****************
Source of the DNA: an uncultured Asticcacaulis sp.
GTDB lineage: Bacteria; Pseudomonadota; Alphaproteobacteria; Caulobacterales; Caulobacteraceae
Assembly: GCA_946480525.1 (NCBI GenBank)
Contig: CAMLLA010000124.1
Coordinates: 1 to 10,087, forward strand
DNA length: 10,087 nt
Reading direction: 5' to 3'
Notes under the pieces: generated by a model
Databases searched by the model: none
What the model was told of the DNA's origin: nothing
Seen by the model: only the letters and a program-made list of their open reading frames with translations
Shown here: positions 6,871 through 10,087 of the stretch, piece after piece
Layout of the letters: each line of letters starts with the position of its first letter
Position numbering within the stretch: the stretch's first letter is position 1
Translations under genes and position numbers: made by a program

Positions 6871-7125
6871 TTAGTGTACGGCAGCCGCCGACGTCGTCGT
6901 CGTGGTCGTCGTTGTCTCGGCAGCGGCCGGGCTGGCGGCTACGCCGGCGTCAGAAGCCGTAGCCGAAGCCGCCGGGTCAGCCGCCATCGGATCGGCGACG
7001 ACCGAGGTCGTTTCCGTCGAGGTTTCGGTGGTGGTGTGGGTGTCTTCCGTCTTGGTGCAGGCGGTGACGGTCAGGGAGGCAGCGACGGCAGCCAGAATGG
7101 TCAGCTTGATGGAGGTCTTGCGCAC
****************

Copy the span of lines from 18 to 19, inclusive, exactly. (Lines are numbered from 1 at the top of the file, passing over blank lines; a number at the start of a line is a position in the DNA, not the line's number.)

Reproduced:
6901 CGTGGTCGTCGTTGTCTCGGCAGCGGCCGGGCTGGCGGCTACGCCGGCGTCAGAAGCCGTAGCCGAAGCCGCCGGGTCAGCCGCCATCGGATCGGCGACG
7001 ACCGAGGTCGTTTCCGTCGAGGTTTCGGTGGTGGTGTGGGTGTCTTCCGTCTTGGTGCAGGCGGTGACGGTCAGGGAGGCAGCGACGGCAGCCAGAATGG